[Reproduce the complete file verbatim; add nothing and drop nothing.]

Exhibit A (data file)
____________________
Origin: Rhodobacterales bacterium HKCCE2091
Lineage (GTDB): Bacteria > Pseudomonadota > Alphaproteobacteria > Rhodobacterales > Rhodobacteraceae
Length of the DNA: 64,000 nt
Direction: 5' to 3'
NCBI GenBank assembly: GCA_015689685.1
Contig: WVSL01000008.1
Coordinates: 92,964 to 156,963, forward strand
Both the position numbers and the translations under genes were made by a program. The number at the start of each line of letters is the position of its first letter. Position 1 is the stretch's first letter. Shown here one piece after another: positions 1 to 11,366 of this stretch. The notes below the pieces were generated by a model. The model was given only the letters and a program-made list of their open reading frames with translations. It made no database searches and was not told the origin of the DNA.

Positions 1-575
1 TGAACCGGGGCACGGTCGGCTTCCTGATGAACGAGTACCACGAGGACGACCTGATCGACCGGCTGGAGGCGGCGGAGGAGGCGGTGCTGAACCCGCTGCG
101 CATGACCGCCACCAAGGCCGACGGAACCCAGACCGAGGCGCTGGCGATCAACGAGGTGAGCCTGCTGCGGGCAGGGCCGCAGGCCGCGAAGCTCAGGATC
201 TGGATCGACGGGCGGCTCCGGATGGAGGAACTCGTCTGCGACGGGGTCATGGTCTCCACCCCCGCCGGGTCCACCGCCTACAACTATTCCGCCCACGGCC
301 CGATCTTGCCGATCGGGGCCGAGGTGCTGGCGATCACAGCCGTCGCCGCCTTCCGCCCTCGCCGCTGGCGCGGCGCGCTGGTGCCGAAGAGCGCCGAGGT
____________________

Origin: Rhodobacterales bacterium HKCCE2091
Lineage (GTDB): Bacteria > Pseudomonadota > Alphaproteobacteria > Rhodobacterales > Rhodobacteraceae
Length of the DNA: 64,000 nt
Direction: 5' to 3'
NCBI GenBank assembly: GCA_015689685.1
Contig: WVSL01000008.1
Coordinates: 92,964 to 156,963, forward strand
Both the position numbers and the translations under genes were made by a program. The number at the start of each line of letters is the position of its first letter. Position 1 is the stretch's first letter. Shown here one piece after another: positions 1 to 11,366 of this stretch. The notes below the pieces were generated by a model. The model was given only the letters and a program-made list of their open reading frames with translations. It made no database searches and was not told the origin of the DNA.

Positions 1-575
1 TGAACCGGGGCACGGTCGGCTTCCTGATGAACGAGTACCACGAGGACGACCTGATCGACCGGCTGGAGGCGGCGGAGGAGGCGGTGCTGAACCCGCTGCG
101 CATGACCGCCACCAAGGCCGACGGAACCCAGACCGAGGCGCTGGCGATCAACGAGGTGAGCCTGCTGCGGGCAGGGCCGCAGGCCGCGAAGCTCAGGATC
201 TGGATCGACGGGCGGCTCCGGATGGAGGAACTCGTCTGCGACGGGGTCATGGTCTCCACCCCCGCCGGGTCCACCGCCTACAACTATTCCGCCCACGGCC
301 CGATCTTGCCGATCGGGGCCGAGGTGCTGGCGATCACAGCCGTCGCCGCCTTCCGCCCTCGCCGCTGGCGCGGCGCGCTGGTGCCGAAGAGCGCCGAGGT